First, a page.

Rabbits aren’t just animals we look after – they’re part of the family.

That’s why when one of them falls ill, we’re prepared to take every necessary measure to get them back to full health.

But what happens when a rabbit does fall ill? Do you know the signs of poor rabbit health to look out for?

If you don’t, then here are 5 obvious signs of poor health in a rabbit you should be watching out for.

Appetite Changes

We’re able to keep an eye on the health of our pets by watching what they eat. Rabbits spend a lot of time eating, so if their appetite changes at any point, it could be a sign of illness.

A rabbit that doesn’t eat normally could have intestinal issues, and the problem simply ‘fuels’ itself. A lack of eating can cause a rabbit’s intestines to become too slow and become clogged.

A poor diet could be the cause. Seek out a rabbit emergency vet as soon as you notice a problem with your rabbit’s eating habits and discuss alternatives.

Making your rabbit as comfortable as possible will help alleviate any discomfort they might be feeling, and you can start by changing their diet to encourage better health.

Here’s a list of the types of hay rabbits can eat and the benefits of each kind.

If your rabbit isn’t drinking enough water, it could be a sign of an issue with their urinary system or kidneys, so don’t delay in finding vets that treat rabbits if this is the case.

Signs of Diarrhea

You can’t have a conversation with your rabbit, so you’re going to have to look at everything when you think that there might be a health issue.

An obvious sign to look out for is diarrhea or any kind of change in the stools that your rabbit is leaving. Rabbits often leave very similarly sized balls of poop, which can give you an indicator if something is wrong if these change.

They should be quite ‘dry’, rather than wet. Diarrhea isn’t a sign of good health and could indicate anything from a parasite infestation to a bacterial infection.

Consult with a vet for a proper diagnosis, but you can help your rabbit by changing to a diet that consists mostly of hay, even on a temporary basis. This should cause a change in poop consistency within a few days.

If things aren’t back to normal, speak to your vet again for more advice.

Loss of Fur or Poor Skin

The rich fur a rabbit has is lovely to touch, but it’s also the perfect breeding ground for all kinds of bugs and parasites if it isn’t kept in a good shape.

Rabbits will lose some fur as part of their regular shedding process, but you should be concerned if it seems excessive, or if it shows up any underlying skin conditions.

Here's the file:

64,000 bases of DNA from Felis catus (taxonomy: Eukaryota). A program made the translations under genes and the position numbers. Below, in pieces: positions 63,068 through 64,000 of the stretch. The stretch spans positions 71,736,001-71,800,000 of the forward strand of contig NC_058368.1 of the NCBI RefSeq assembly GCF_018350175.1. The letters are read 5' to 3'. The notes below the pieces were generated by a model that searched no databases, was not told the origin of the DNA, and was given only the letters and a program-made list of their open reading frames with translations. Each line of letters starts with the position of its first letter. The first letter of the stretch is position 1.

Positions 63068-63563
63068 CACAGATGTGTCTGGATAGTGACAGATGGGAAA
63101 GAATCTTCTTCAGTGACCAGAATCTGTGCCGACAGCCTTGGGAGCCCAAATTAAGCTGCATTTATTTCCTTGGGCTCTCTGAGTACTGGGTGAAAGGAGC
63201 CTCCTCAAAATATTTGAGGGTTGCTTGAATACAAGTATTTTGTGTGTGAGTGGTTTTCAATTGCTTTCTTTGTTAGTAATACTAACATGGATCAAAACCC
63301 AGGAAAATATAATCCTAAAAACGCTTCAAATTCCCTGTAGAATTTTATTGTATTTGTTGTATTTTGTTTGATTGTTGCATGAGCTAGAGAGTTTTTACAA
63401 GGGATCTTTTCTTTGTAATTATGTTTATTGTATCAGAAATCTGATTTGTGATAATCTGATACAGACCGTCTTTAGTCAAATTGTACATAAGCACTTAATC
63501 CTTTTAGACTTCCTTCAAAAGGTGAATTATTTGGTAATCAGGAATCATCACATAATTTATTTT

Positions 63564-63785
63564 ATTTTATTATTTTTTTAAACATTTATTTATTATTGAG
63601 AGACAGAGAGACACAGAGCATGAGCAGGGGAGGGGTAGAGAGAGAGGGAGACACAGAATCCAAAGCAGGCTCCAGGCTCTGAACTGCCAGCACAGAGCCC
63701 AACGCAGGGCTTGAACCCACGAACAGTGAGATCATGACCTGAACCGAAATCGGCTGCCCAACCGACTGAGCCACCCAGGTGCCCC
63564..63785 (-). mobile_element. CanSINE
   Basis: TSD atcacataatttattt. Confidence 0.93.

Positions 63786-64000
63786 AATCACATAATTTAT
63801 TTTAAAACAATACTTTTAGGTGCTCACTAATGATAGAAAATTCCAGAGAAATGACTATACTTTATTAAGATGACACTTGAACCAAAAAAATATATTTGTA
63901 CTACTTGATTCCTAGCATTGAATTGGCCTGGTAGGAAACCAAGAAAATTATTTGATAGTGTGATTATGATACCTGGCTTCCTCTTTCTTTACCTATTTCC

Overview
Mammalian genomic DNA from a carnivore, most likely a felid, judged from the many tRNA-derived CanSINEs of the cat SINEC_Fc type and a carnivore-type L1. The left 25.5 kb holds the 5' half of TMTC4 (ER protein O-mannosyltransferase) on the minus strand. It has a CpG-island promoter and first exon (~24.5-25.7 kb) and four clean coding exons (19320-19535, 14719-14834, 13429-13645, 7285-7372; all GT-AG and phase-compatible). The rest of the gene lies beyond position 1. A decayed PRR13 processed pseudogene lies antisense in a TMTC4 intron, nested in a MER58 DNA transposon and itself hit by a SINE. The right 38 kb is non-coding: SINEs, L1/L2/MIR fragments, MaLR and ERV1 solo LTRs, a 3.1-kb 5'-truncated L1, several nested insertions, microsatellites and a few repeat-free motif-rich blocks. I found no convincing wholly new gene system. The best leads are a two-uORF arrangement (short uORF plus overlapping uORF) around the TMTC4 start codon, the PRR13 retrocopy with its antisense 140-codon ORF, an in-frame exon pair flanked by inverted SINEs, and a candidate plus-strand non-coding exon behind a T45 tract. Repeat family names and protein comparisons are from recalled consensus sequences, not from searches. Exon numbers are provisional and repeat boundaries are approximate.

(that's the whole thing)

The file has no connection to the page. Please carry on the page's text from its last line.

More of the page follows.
Flaky underskin can be a concern, although if it’s minimal, this is unlikely to be a problem.

Obvious causes of any areas of poor skin or fur loss in rabbits are things like lice, fungal infections, or mites. Once again, speak to a vet if you notice a problem.

You should try to make sure your rabbit keeps it’s fur dry and clean. One possible complication, if you don’t, is flystrike. This is where eggs are laid on the skin of your pet by flies, hatch, and begin eating your rabbit alive.

If you spot any sign of this, seek out medical care without any delay, as it’s a life-threatening condition for your pet.

Sneezing or Unable to Breathe Properly

Your bunny will usually only breathe through their nose, so if you spot them with breathing difficulties, or if they’re breathing through their mouth, it’s a sign of a real problem.

Likewise, if your rabbit is sneezing or has any kind of obvious respiratory issue, they could have an infection or disease. Watch out for nostrils flaring up or any discharge from their nose, too.

It’s possible that the illness affecting them can be cleared up with a simple dose of antibiotics or medication to help open your rabbit’s nasal passages to allow them to breathe with ease.

Seek out a medical opinion as soon as you spot a problem.

Sometimes, even the best medical care can’t always resolve a medical issue with your pet. Once they’re gone, it doesn’t mean you can’t remember them. Here are 8 ways you can honor and remember your pet.

Aggressive Behaviour

If you’ve got a young rabbit, you might spot some unusual aggressive behavior. You might find that they start to bite, growl, lunge, circle around you or even attempt to mount you.

The most likely cause is that they’ve become sexually active and are ready to procreate. It’s best for your pet, especially if you have more than one rabbit, to have them spayed (or neutered) within the first six months after birth to help eliminate the aggressive behavior.

It’s not only good for their behavior. Spaying can also help reduce the chance of uterine cancer developing in female rabbits by as much as 80 percent.

Aggression may only be a behavioral issue, so you may need to train your pet by showing them that you’re not a threat. Affection, such as regular petting, can help reduce this.

If you see the behavior in older rabbits, it’s possible that there are other health issues at fault. Regular health checkups at the vets will help to spot anything that might be troubling your pet.

Check Rabbit Health Regularly

Rabbit health can deteriorate if you don’t keep an eye on your pet, so be sure to watch your rabbit for any signs that they’re in poor health.

Keep an eye on their appetite and make sure they’re eating and passing stools as usual. If you see any physical signs of illness or their behavior changes, be sure to consult with a vet for rabbits at your earliest convenience.

Check out our other articles on pets for more tips and tricks to help you care for your pets better.

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